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This application claims the priority of U.S. Provisional Application No. 60/556,122, filed Mar. 25, 2004, the entire contents of which are hereby incorporated by reference.
This invention relates to intake manifold tuning valve (IMTV) actuators and control circuits therefor.
In 1970, Congress passed the Clean Air Act and established the Environmental Protection Agency (EPA) which initiated a series of graduated emission standards and requirements for maintenance of vehicles over extended periods of time. In the beginning there were few standards, however, in 1988, the Society of Automotive Engineers (SAE) developed a set of diagnostic test signals, and the EPA adapted most of the SAE standards for On-Board Diagnostic programs and recommendations (OBD). Currently, the second generation of these diagnostic standards (OBD-II) have been adopted by the EPA and, as such, internal combustion engine vehicles must now meet the federally mandated OBD-II standards for the life of the vehicle.
A main focus of the EPA in regard to internal combustion engines is on the emissions of the engines. To meet the current federally mandated emission standards prescribed by OBD-II, an internal combustion engine requires management of air flow through an intake manifold. In addition, regulatory requirements mandate that the components used to ensure compliance of the emission standards be continuously monitored over the life of the vehicle. This is in an effort to ensure that the emissions performance over the useful life of the vehicle is not degraded due to a component or system malfunction. For the air intake manifold, one device used in some engines to obtain improved emissions and engine performance is an intake manifold tuning valve which can be used to join intake manifold plenums at a certain range of engine speeds. Generally, the actuators used to control the intake manifold tuning valves (herein referred to as IMTV actuators) have been constructed as two position actuators, having a fully open position and a fully closed position. In addition, the actuators generally do not provide position feedback capability to indicate which position the actuator is in. This two position operation of the IMTV actuator limits its ability to regulate the air flow through the intake manifold, and thus, can restrict the ability of the engine to operate at its a maximum performance level and can limit the ability of the engine to meet emissions and fuel economy goals.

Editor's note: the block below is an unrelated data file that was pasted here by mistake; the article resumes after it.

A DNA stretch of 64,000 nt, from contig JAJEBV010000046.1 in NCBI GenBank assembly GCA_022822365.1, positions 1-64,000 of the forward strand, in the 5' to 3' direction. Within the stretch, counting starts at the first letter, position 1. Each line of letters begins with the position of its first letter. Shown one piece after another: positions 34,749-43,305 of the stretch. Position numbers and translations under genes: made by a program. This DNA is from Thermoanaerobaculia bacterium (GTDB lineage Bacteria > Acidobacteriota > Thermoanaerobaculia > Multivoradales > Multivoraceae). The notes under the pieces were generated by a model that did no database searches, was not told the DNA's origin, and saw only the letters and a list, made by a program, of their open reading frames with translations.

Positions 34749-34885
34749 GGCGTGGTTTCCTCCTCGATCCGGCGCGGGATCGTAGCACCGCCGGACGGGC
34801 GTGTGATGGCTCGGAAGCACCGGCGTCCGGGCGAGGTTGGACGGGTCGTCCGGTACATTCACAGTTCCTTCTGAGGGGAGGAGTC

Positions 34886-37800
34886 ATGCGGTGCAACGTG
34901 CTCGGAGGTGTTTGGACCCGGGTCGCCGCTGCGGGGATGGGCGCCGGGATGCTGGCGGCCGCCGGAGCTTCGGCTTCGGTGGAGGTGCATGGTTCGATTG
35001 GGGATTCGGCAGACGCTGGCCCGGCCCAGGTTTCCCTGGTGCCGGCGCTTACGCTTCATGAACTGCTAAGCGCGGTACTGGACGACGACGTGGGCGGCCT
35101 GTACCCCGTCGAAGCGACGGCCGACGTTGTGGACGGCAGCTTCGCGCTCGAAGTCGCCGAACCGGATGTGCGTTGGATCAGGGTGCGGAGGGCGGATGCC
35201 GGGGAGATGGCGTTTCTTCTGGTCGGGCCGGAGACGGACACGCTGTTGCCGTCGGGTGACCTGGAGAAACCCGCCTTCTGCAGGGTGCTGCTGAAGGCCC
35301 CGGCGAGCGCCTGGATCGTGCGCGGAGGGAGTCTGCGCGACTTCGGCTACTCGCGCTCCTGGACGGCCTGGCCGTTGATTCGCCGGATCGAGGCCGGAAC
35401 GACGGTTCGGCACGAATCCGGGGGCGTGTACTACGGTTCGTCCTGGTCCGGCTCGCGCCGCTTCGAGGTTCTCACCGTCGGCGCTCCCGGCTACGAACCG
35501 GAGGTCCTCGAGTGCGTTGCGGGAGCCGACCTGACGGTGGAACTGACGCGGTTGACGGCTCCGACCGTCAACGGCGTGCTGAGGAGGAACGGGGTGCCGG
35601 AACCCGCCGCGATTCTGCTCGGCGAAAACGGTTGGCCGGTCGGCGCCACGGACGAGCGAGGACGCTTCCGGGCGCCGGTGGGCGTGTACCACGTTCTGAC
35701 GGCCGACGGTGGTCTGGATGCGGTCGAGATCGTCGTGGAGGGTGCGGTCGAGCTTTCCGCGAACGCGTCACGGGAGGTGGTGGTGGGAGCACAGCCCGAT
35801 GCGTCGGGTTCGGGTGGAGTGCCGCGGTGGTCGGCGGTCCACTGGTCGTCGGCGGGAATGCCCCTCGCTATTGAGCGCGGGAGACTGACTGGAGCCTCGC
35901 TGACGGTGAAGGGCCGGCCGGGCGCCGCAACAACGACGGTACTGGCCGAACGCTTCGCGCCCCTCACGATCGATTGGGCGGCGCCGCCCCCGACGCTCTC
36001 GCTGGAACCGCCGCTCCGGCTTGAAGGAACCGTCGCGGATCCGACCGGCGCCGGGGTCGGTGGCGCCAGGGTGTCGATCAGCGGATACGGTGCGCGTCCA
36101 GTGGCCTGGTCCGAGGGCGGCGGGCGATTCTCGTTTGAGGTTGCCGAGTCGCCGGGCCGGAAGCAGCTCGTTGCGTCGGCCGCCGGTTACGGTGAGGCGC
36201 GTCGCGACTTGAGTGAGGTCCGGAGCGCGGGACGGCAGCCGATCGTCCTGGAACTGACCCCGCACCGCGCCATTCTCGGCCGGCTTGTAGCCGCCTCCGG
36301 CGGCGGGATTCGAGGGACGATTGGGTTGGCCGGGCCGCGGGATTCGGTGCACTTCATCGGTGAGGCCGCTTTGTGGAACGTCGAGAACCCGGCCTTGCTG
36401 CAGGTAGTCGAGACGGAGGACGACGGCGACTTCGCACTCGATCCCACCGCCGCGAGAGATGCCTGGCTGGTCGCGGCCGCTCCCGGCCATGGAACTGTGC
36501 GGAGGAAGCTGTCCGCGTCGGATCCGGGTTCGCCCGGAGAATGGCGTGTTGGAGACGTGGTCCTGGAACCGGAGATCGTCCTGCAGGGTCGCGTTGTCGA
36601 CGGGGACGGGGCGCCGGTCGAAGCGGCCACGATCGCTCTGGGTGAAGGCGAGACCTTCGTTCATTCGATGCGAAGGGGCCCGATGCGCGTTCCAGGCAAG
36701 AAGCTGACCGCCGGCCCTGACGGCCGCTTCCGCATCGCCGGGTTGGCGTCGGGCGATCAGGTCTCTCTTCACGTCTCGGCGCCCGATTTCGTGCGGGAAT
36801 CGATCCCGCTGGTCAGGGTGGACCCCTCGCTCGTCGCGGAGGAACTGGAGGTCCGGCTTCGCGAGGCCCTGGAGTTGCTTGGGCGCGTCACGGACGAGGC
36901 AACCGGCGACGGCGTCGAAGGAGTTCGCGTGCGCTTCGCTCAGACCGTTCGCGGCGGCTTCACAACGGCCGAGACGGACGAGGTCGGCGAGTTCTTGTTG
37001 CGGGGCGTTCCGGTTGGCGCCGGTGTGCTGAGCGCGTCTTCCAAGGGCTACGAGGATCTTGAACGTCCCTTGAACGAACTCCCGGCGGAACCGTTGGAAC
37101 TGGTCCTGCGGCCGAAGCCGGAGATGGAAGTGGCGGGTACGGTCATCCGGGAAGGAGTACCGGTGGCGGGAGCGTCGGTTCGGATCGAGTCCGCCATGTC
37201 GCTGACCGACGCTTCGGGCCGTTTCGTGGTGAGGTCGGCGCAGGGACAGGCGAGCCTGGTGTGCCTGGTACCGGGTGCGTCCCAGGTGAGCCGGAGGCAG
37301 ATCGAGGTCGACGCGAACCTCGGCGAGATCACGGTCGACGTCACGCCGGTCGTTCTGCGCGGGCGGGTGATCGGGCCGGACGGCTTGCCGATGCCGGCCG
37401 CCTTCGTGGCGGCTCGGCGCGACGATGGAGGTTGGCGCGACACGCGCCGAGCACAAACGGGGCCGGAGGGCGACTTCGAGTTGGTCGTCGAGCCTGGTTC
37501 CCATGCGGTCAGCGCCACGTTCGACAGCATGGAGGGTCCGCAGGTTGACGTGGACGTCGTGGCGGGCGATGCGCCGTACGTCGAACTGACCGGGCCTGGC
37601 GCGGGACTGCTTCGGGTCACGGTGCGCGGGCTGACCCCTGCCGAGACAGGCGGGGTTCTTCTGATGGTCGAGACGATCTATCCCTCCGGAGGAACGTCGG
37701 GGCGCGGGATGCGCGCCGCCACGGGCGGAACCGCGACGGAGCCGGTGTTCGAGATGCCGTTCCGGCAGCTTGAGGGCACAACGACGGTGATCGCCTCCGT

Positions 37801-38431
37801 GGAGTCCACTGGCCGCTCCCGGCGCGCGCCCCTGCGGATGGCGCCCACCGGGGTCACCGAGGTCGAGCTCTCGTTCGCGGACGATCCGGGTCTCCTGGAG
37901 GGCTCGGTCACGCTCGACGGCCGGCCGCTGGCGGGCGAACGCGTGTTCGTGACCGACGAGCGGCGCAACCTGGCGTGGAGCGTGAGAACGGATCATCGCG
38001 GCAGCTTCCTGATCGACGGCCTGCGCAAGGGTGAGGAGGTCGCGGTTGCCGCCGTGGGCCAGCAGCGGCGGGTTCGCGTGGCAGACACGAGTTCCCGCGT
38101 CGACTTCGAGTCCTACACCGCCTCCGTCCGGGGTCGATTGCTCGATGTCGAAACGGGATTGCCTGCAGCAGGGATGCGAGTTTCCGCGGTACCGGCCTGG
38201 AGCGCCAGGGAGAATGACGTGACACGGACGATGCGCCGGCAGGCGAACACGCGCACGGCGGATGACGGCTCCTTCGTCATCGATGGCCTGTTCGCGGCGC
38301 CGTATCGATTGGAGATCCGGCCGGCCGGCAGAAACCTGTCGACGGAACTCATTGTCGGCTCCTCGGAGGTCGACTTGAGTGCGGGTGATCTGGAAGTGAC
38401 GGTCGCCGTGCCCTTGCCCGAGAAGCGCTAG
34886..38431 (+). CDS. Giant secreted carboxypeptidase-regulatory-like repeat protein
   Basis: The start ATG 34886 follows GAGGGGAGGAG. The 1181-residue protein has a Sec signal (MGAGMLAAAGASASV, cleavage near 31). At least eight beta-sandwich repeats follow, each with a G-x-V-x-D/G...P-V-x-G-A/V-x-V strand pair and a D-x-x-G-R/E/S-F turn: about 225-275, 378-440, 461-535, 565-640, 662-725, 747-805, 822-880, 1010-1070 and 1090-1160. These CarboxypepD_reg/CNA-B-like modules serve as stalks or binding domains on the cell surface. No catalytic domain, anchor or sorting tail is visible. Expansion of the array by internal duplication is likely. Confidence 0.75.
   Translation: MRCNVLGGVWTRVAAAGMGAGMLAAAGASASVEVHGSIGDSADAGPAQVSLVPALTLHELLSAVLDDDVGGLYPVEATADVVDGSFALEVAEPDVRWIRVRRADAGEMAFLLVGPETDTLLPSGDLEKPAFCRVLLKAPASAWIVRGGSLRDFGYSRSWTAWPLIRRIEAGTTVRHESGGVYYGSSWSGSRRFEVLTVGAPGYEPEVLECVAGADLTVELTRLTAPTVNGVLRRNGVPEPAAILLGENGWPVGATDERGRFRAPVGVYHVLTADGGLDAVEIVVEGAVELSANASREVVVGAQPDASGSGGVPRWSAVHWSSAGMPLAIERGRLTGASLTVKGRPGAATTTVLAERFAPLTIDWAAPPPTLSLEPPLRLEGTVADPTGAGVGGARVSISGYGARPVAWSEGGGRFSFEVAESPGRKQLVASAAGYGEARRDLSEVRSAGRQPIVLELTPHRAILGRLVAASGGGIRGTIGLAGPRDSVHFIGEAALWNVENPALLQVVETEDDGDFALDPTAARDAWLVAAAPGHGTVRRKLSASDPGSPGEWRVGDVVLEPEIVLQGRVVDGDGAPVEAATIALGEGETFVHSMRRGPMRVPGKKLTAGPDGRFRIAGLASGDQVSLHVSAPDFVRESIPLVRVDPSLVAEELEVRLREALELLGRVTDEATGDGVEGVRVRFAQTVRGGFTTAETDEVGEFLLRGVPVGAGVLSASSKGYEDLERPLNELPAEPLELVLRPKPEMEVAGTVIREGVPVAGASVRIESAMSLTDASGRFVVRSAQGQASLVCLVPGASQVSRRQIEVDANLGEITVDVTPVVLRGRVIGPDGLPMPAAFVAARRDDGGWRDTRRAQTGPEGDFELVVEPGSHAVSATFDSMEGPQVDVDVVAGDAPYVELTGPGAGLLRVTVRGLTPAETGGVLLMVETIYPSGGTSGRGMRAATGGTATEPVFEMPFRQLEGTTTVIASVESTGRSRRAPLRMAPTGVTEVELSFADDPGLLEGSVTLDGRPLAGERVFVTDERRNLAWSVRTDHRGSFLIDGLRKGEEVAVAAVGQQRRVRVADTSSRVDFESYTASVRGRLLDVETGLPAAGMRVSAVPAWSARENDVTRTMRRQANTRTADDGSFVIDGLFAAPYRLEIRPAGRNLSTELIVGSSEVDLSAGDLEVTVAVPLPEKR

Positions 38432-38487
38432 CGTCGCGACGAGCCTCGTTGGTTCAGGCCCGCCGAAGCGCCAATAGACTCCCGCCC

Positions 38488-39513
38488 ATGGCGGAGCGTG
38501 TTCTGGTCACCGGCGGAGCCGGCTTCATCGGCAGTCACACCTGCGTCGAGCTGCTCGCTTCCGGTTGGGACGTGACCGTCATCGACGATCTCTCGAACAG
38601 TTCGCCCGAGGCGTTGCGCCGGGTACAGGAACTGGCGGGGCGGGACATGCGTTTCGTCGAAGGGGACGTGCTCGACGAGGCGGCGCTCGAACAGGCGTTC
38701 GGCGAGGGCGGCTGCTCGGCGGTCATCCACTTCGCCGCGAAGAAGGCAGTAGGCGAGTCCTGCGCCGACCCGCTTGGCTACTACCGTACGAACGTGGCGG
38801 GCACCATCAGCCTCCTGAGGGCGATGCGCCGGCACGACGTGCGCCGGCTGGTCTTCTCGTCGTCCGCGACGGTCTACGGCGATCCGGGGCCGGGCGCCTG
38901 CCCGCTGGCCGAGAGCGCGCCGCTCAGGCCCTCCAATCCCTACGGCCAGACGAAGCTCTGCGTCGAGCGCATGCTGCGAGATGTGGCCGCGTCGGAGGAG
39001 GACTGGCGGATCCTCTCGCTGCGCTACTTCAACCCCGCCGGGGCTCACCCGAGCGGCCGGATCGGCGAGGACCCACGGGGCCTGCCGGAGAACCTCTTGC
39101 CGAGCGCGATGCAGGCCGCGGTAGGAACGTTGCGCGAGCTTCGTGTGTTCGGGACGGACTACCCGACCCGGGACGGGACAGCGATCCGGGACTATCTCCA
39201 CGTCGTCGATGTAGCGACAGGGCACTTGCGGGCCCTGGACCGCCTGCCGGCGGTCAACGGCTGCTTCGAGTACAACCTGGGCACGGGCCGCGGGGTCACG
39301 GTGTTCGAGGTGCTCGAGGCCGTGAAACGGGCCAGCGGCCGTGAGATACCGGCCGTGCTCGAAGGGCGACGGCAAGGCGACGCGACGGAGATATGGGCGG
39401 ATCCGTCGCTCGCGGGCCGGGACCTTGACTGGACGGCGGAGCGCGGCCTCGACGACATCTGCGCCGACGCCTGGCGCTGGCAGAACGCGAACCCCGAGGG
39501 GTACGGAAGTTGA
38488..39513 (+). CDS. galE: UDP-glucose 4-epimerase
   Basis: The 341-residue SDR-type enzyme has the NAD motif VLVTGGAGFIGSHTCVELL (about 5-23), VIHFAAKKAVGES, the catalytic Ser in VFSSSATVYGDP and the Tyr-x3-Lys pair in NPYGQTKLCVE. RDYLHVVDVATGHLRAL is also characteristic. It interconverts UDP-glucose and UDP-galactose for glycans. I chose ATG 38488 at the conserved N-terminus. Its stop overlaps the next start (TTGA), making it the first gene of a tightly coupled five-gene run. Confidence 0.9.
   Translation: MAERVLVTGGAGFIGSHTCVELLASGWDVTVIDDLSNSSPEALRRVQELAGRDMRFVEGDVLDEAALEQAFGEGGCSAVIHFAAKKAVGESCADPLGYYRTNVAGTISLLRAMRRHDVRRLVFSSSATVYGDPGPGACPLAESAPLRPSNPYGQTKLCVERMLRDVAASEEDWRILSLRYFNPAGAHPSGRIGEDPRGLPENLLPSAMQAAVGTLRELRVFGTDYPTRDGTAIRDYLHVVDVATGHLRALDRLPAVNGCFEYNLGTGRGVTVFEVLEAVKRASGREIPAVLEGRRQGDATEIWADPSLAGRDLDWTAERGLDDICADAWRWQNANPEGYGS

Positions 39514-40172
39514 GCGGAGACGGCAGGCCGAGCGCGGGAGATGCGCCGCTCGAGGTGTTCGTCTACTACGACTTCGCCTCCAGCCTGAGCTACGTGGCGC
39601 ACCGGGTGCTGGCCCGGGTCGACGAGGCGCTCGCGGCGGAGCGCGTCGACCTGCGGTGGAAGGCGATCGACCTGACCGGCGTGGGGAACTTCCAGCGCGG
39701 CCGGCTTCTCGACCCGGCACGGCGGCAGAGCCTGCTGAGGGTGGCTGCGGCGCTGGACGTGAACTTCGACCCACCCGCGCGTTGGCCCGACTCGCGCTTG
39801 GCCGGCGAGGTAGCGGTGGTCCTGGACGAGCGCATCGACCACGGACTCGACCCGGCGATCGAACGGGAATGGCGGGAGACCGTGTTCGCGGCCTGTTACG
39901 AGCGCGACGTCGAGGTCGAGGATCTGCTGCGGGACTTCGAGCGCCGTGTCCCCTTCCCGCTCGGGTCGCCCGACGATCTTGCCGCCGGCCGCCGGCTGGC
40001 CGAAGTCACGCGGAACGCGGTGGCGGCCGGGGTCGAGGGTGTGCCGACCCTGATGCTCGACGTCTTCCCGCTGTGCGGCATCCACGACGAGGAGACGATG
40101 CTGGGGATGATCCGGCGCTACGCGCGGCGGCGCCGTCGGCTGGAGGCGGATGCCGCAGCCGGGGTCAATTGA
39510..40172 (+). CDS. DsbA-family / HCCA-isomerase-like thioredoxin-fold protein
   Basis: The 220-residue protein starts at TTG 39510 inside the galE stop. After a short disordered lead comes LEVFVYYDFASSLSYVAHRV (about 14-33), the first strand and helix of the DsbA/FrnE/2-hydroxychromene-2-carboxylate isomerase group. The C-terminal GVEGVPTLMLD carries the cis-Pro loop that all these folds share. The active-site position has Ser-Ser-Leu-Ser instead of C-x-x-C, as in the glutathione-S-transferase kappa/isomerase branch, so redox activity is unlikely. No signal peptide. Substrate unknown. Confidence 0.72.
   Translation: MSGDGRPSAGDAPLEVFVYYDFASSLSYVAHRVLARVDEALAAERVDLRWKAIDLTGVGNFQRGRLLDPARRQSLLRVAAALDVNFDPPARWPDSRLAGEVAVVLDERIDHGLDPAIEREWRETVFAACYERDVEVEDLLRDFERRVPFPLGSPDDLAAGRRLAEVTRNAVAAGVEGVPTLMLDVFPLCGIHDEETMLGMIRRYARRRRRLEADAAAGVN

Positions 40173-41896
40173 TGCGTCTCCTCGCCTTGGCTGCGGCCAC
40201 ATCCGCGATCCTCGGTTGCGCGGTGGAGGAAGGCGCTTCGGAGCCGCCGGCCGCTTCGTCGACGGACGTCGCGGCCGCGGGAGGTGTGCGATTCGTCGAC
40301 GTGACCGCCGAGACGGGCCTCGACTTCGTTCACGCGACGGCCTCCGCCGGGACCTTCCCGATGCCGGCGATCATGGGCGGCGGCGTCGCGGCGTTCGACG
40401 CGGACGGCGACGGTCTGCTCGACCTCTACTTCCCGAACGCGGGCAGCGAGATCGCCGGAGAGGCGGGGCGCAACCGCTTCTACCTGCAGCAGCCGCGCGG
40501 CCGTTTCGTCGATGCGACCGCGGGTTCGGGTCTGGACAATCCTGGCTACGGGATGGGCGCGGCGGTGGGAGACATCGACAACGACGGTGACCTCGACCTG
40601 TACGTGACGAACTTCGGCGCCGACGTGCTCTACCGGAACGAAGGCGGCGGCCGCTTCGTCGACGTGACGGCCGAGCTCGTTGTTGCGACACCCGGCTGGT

The OBD-II regulations require that the presence and functionality of emission systems components be monitored. Generally, the monitoring function may be performed using one or more external sensors connected to the vehicle engine controller. This approach adds to the complexity of the emission system assembly, for example by adding additional components and wire connections. In addition, the added external components increase the amount of communication and analysis burden on the engine controller. Though the current OBD-II emission control system requirements come at an increased cost, the manufacturer has little option but to take on these expenses, as a result of having to meet the federally mandated standards.
The present invention provides a valve actuator method and apparatus for an IMTV or other intake manifold valve. In accordance with one aspect of the invention, the valve actuator is used to position a valve blade within the intake manifold. The actuator includes a motor, valve blade drive member, control circuit, and sensor. The valve blade drive member is coupled to the motor and is adjustable to different positions by the motor. The control circuit has an input that receives actuator commands and has an output connected to the motor to control operation of the motor. The sensor is connected to the control circuit and provides the control circuit with data indicative of the position of the drive member. The control circuit operates the motor in response to the actuator commands to move the drive member to a commanded position, and the control circuit receives feedback signals from the sensor relating to the position of the drive member. Preferably, the control circuit provides closed loop control of the position of the drive member using the feedback signals. Also preferably, the control circuit outputs position data relating to the position of the drive member and this information can be used by an engine control unit for diagnostic and other purposes. The actuator can include a housing in which the motor, control circuit, and sensor are mounted.